Finding product/market fit in new target market segments is very often easier for companies that are already working on a microservices tech infrastructure.


In connection with generating product/market fit, management teams must also decide upon the right pricing for the product or service. As a general rule, we notice that small business customers, which may only need a stripped-down version of the product, are often characterized by a correspondingly lower willingness to pay or ability to pay. At the same time, and again only as a general rule, we very often also see lower retention rates in the small business customer segment. A lower willingness to pay, potentially coupled with a lower retention rate, will lead to a significant reduction of the customer lifetime value (CLV) of small business customers. 


The Product/Channel Fit Problem

Targeting the long tail of small business customers is not only challenging due to differing demands regarding product/market fit and a lower customer lifetime value. There is also the challenge of finding product/channel fit, meaning a distribution channel through which this new target customer segment of small business customers can be served on attractive economic terms. Small business customers may congregate at different places, have different decision makers or can simply not be cost-efficiently acquired through high-touch channels that often work when companies sell to medium-sized and enterprise customers.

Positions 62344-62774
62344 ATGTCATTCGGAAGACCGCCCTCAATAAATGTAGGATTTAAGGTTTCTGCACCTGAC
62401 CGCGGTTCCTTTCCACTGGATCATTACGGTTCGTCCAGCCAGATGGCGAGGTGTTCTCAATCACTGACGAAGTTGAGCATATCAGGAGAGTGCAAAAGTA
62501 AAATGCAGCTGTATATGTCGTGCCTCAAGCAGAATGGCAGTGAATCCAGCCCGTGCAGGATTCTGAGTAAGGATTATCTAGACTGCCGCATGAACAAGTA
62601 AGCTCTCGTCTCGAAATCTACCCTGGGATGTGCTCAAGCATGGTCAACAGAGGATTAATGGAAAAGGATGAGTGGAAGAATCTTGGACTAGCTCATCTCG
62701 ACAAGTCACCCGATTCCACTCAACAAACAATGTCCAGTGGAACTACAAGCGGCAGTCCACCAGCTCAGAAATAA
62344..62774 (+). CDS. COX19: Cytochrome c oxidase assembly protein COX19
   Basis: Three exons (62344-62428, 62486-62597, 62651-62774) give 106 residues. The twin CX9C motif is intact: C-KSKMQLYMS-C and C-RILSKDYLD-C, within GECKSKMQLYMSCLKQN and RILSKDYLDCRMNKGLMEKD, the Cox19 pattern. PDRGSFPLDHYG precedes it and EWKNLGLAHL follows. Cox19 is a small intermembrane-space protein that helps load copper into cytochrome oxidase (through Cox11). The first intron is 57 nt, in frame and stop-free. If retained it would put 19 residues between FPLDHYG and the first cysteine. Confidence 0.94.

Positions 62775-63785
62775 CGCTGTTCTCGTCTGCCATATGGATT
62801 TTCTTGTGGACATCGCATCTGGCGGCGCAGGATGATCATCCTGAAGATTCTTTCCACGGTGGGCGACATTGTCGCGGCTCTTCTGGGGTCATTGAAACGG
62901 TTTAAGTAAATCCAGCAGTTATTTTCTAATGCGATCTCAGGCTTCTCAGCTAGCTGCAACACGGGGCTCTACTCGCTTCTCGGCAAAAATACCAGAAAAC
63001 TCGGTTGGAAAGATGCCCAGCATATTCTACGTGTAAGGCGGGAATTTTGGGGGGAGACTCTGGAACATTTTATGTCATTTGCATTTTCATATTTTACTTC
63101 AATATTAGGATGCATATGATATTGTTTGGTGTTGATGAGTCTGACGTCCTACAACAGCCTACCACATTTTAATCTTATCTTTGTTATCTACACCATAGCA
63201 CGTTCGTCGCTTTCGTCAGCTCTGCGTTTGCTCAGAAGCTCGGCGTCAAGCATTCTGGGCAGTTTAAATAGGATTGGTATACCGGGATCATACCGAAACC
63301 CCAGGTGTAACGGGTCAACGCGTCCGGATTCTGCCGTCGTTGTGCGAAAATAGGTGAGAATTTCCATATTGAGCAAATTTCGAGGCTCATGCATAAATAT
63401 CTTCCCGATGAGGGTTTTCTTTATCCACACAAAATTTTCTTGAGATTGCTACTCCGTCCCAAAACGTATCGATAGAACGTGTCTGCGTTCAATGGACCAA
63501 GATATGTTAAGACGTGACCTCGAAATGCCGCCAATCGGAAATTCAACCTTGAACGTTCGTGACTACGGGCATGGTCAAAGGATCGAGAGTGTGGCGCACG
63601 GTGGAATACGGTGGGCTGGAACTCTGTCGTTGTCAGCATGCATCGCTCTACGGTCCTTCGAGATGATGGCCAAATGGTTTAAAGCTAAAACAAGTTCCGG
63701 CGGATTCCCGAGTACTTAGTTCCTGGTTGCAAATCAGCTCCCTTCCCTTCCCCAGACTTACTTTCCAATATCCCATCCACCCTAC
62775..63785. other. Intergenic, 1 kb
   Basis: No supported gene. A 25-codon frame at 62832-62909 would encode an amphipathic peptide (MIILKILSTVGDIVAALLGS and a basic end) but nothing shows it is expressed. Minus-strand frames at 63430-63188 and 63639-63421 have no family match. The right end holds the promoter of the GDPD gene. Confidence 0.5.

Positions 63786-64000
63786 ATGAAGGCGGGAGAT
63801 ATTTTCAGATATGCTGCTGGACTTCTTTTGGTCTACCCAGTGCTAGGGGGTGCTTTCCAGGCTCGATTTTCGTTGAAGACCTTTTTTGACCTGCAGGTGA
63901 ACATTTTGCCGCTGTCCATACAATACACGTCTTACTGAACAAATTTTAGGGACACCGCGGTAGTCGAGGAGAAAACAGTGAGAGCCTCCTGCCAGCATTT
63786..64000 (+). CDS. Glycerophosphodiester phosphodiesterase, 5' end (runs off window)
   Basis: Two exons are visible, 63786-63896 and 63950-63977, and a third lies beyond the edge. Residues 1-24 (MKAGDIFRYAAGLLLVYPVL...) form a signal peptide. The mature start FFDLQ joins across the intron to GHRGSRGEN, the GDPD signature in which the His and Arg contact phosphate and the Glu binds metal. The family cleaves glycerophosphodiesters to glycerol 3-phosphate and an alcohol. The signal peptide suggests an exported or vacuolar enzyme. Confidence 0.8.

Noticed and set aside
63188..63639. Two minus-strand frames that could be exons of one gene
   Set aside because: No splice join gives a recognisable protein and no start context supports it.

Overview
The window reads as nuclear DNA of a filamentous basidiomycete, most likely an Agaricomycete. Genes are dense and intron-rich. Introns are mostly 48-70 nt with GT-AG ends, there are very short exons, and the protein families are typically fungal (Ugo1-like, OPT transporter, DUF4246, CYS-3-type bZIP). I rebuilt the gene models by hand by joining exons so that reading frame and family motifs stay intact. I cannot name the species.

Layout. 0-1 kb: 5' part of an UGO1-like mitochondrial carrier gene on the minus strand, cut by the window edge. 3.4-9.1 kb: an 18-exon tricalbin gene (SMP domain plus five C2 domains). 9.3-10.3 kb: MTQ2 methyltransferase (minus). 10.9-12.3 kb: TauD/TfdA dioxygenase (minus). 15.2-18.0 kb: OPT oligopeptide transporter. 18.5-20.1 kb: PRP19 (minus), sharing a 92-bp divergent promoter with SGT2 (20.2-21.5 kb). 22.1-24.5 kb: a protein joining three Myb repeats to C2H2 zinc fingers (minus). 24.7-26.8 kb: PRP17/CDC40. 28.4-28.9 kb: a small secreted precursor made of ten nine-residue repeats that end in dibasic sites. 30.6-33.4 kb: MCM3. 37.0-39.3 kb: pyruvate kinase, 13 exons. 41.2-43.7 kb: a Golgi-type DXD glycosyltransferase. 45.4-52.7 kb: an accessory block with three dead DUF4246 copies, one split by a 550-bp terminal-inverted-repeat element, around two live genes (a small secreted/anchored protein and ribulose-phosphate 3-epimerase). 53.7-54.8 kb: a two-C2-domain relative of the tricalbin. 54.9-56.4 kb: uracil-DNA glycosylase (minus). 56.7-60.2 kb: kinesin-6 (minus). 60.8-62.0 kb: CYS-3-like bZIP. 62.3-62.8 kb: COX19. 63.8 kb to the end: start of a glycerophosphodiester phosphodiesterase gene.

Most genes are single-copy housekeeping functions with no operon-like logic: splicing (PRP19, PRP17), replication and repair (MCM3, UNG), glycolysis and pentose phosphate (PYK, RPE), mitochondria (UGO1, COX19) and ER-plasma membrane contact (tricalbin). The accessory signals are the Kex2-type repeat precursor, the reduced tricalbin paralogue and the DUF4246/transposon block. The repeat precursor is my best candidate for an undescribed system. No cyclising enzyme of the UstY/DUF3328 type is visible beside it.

For instance, some B2B tech companies acquire their customers with extensive human touch. Prospecting in terms of reaching out to potential customers, guiding qualified leads through the conversion funnel and the actual sale are very often being done by humans. Human touch and especially a field sales force is very expensive and usually leads to comparatively high customer acquisition costs (CAC). 


Companies that sell to medium-sized and enterprise customers may afford to pay high customer acquisition costs (CAC) in light of the correspondingly high customer lifetime value (CLV) of these customers. But companies that want to (additionally) target small business customers may run into a severe unit economics problem.


The Unit Economics Problem

Strong unit economics in terms of a high customer lifetime value (CLV) to customer acquisition costs (CAC) ratio show that a company acquires customers profitably. In addition, a high customer lifetime value (CLV) and relatively low customer acquisition costs (CAC) usually translate into short payback periods. The customer acquisition costs (CAC) can be recouped fast and the respective money reinvested in acquiring more new customers. Typically, companies with strong unit economics need less external financing in order to fuel further growth.


Given the relatively low customer lifetime value (CLV) and the relatively high customer acquisition costs (CAC) that companies experience that sell to the long tail of small business customers, such companies can run into a cash flow problem. If the CLV to CAC-ratio is smaller than 1, the company loses money on each customer acquired. If the ratio is only slightly higher than 1, the company acquires customers profitably, but it can take a long time until the profit generated covers the costs incurred to acquire customers. As a rule of thumb, a CLV/CAC-ratio of 3 reflects a viable business model.